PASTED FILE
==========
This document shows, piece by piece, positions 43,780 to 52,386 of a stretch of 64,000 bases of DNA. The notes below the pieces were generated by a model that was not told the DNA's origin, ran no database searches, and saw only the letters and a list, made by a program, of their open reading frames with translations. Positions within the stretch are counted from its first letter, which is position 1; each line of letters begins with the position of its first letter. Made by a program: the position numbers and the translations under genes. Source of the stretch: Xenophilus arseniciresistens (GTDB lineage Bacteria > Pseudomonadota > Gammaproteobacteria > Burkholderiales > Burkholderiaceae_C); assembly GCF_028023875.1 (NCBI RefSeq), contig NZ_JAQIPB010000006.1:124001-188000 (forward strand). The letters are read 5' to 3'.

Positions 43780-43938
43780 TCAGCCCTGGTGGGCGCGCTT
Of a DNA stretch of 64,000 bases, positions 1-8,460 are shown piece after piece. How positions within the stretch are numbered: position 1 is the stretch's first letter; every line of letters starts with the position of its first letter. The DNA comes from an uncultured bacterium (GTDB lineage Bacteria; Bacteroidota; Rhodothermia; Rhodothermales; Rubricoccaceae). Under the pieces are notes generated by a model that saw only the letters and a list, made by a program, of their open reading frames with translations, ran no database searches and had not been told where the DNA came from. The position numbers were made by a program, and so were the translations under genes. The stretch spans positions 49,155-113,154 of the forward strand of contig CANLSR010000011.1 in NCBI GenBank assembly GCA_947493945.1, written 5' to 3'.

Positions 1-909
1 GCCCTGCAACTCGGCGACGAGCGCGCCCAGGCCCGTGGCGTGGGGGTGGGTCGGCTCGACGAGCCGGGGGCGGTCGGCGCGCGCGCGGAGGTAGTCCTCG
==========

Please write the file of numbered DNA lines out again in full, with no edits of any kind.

This document shows, piece by piece, positions 43,780 to 52,386 of a stretch of 64,000 bases of DNA. The notes below the pieces were generated by a model that was not told the DNA's origin, ran no database searches, and saw only the letters and a list, made by a program, of their open reading frames with translations. Positions within the stretch are counted from its first letter, which is position 1; each line of letters begins with the position of its first letter. Made by a program: the position numbers and the translations under genes. Source of the stretch: Xenophilus arseniciresistens (GTDB lineage Bacteria > Pseudomonadota > Gammaproteobacteria > Burkholderiales > Burkholderiaceae_C); assembly GCF_028023875.1 (NCBI RefSeq), contig NZ_JAQIPB010000006.1:124001-188000 (forward strand). The letters are read 5' to 3'.

Positions 43780-43938
43780 TCAGCCCTGGTGGGCGCGCTT
Of a DNA stretch of 64,000 bases, positions 1-8,460 are shown piece after piece. How positions within the stretch are numbered: position 1 is the stretch's first letter; every line of letters starts with the position of its first letter. The DNA comes from an uncultured bacterium (GTDB lineage Bacteria; Bacteroidota; Rhodothermia; Rhodothermales; Rubricoccaceae). Under the pieces are notes generated by a model that saw only the letters and a list, made by a program, of their open reading frames with translations, ran no database searches and had not been told where the DNA came from. The position numbers were made by a program, and so were the translations under genes. The stretch spans positions 49,155-113,154 of the forward strand of contig CANLSR010000011.1 in NCBI GenBank assembly GCA_947493945.1, written 5' to 3'.

Positions 1-909
1 GCCCTGCAACTCGGCGACGAGCGCGCCCAGGCCCGTGGCGTGGGGGTGGGTCGGCTCGACGAGCCGGGGGCGGTCGGCGCGCGCGCGGAGGTAGTCCTCG